To stay competitive and create the optimal customer experience, retailers need to invest in more than technology; in-store execution and efficient processes are equally essential. According to our RIS/Cognizant 2015 Shopper Experience Study, merchants are missing the opportunity to connect with store shoppers, just when they most need to convert them into loyal customers.
Understanding the source of shopper dissatisfaction is the first step to addressing it and improving store-level execution. Therefore, we suggest retailers focus on the following:
Product availability. Out-of-stocks are a top shopper frustratation. The old adage “you cannot sell from an empty shelf” remains true, particularly in the digital era. Stores continue to face challenges with their receiving practices, markdown management and planogram execution, all of which directly correlate with missing items and holes on the shelf. In fact, 50% of shoppers who encounter a stock-out will visit another store to find the item; the irony is that in 25% of the cases, the item is in the store, according to the GMA, but has not been placed on the shelf due to inadequate shelf replacement processes.
Botched in-store pickup of online purchases. In-store pickup is growing in popularity among consumers, with 62% of respondents using this service. Yet retailers continue to stumble on execution: This year, 60% of respondents to our survey experienced service failures, up considerably from 2014’s tally of 49%. Shoppers point to problems with inconvenient pickup locations, long wait times and items not ready for pickup.
Inconsistent cross-channel fulfillment policies and training. As boundaries blur between traditional and online stores, customers expect fluid service and personalization. The cost of delivering a seamless customer experience is a modest investment in customer loyalty and advocacy. Some retailers are experiencing small gains based on that strategy. Kohl’s, for example, delivers mobile wallet integration with its loyalty program, which the company sees as a key competitive advantage. A WSJ blog reported that the integrated loyalty program has resulted in two extra trips to the store and an incremental spend of $80 per year.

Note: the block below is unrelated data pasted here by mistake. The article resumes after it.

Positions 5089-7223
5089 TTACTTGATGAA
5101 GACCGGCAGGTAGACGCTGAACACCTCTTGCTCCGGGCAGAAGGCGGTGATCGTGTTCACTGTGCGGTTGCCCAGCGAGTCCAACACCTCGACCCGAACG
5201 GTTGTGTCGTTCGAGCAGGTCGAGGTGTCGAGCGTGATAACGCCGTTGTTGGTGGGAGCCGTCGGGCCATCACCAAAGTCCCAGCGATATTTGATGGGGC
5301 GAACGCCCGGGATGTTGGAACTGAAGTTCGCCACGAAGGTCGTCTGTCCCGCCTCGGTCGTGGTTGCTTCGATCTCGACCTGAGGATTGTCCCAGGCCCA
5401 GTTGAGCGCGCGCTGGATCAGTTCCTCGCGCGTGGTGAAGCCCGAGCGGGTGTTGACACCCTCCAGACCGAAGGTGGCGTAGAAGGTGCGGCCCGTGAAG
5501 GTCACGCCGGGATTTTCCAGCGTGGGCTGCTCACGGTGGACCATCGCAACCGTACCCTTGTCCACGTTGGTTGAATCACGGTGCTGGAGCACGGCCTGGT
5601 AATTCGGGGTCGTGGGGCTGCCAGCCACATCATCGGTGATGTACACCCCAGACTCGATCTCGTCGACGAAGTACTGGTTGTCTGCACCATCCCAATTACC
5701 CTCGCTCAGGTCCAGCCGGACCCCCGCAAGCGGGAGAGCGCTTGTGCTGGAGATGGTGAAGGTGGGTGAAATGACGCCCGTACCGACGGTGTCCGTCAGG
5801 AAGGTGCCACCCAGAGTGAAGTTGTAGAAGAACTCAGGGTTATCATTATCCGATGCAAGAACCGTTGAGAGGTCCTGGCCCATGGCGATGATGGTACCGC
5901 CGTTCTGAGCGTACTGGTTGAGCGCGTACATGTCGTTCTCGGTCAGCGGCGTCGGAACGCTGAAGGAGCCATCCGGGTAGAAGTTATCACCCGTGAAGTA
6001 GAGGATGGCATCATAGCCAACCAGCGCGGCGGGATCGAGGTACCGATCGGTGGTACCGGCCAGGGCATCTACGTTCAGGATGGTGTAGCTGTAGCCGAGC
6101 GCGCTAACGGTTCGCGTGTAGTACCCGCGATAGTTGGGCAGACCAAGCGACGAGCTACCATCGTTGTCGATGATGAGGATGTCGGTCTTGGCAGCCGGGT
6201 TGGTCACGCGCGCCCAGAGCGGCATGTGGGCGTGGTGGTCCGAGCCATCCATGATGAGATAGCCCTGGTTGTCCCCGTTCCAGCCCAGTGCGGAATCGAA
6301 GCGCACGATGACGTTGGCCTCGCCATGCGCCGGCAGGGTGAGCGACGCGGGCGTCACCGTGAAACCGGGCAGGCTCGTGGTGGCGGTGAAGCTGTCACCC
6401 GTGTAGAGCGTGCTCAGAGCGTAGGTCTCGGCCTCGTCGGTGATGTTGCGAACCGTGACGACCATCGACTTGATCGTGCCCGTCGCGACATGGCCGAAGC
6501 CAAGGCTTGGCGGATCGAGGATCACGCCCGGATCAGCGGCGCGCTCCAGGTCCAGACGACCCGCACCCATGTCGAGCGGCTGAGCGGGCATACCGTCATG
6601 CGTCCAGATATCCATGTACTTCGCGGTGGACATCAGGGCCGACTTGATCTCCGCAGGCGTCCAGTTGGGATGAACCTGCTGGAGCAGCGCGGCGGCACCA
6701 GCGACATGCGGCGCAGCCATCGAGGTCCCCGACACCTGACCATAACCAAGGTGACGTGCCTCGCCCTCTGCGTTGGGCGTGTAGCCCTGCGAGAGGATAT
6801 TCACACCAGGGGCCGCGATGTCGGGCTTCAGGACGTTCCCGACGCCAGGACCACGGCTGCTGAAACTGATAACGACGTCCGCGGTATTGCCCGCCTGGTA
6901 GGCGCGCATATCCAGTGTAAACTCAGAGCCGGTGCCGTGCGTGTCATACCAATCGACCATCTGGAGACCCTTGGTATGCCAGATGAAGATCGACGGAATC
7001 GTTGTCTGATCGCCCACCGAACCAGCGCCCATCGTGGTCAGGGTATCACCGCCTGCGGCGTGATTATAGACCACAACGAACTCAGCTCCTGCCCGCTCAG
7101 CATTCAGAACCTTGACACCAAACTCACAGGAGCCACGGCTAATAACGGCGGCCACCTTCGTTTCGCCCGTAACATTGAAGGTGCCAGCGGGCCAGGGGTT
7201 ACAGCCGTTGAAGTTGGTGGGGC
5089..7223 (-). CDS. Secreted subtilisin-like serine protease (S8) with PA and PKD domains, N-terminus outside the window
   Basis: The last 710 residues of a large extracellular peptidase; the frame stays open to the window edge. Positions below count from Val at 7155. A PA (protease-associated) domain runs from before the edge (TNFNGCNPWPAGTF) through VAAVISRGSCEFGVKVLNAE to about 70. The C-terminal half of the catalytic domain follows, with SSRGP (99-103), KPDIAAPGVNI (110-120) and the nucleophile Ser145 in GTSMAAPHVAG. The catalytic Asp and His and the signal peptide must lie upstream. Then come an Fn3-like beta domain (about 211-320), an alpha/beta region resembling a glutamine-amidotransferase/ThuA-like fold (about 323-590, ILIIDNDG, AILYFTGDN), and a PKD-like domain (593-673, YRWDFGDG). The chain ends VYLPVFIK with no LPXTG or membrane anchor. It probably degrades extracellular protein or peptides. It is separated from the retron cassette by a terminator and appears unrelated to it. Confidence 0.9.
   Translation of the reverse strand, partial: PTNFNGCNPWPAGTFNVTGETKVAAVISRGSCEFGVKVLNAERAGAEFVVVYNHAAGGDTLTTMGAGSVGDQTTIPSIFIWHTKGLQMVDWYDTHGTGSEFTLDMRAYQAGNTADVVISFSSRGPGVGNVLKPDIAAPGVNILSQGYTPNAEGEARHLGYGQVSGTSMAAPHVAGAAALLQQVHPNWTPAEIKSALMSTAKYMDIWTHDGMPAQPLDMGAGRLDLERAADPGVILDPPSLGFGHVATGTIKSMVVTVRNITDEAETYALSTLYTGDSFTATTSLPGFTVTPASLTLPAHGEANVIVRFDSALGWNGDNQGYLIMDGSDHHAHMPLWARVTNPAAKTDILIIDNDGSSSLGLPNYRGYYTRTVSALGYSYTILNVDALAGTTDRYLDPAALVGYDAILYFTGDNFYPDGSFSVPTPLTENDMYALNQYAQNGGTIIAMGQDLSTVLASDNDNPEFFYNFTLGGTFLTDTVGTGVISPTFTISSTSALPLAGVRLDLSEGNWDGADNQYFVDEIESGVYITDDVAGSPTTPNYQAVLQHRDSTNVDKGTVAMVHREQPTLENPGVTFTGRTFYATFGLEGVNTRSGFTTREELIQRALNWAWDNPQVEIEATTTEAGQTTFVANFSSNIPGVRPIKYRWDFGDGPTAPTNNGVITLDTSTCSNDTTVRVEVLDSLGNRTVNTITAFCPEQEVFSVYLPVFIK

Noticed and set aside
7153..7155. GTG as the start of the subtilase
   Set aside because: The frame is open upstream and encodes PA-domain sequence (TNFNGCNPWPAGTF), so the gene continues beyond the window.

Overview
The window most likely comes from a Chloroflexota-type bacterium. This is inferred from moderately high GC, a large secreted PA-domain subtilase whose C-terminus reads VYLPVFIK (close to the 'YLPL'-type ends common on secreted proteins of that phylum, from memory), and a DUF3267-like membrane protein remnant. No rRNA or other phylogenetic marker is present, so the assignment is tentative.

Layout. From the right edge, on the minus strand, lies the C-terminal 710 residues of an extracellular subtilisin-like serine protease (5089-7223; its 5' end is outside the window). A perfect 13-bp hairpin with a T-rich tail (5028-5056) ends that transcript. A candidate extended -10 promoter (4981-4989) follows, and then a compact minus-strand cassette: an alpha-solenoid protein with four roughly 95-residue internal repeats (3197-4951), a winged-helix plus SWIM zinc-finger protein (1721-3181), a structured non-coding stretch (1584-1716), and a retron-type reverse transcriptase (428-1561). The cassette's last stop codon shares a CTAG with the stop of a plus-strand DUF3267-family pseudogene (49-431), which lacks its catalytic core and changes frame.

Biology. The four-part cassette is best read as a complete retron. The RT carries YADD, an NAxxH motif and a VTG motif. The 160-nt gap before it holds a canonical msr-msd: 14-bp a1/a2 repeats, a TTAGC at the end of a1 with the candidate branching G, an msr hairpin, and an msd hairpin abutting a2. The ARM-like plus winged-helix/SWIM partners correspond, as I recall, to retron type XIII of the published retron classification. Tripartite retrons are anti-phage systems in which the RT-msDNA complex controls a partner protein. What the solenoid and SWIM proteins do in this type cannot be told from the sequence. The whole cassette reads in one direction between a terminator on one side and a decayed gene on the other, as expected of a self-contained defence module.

Lack of personalization. It is well-known that consumers are more likely to be repeat customers if retailers provide them with targeted, personalized offers. However a majority of retailers fail to deliver on this one-to-one relationship effort. The CMO Council reported that more than 50% of U.S. and Canadian consumers have considered ending their loyalties to retailers that do not provide tailored, relevant offers, and 54% of respondents to our survey said they would respond to personalized services such as special access and token gifts. One in three respondents also said they wanted to see improvements in store associates’ customer service skills. (For more information, see “Personalizing the Store Experience.”)
Ineffective store associates. Shoppers’ two most requested store improvements have nothing to do with technology, according to our survey: They want more knowledgeable associates, as well as the ability for associates to match prices. The importance of price matching soared from 21% in 2012 to 44% in 2015. The majority of store customers are prepared to make a purchase, and trained, equipped and empowered store associates who can properly engage customers will seal the deal.
Long checkout lines. A recent study illustrates that 33% of customers have abandoned the checkout line when forced to wait for more than five minutes. Furthermore, nearly 50% will actively avoid the retailer in the future if the wait was longer than five minutes. According to our 2014 Shopper’s Survey, customers said a bad experience at the checkout will negate what was up to that point a positive customer experience. This desire for efficiency has fueled the rise in self-checkout among large retailers. Shoppers told us that an inefficient checkout is worse than no self-checkout – and further supports the notion that technology is not the end game.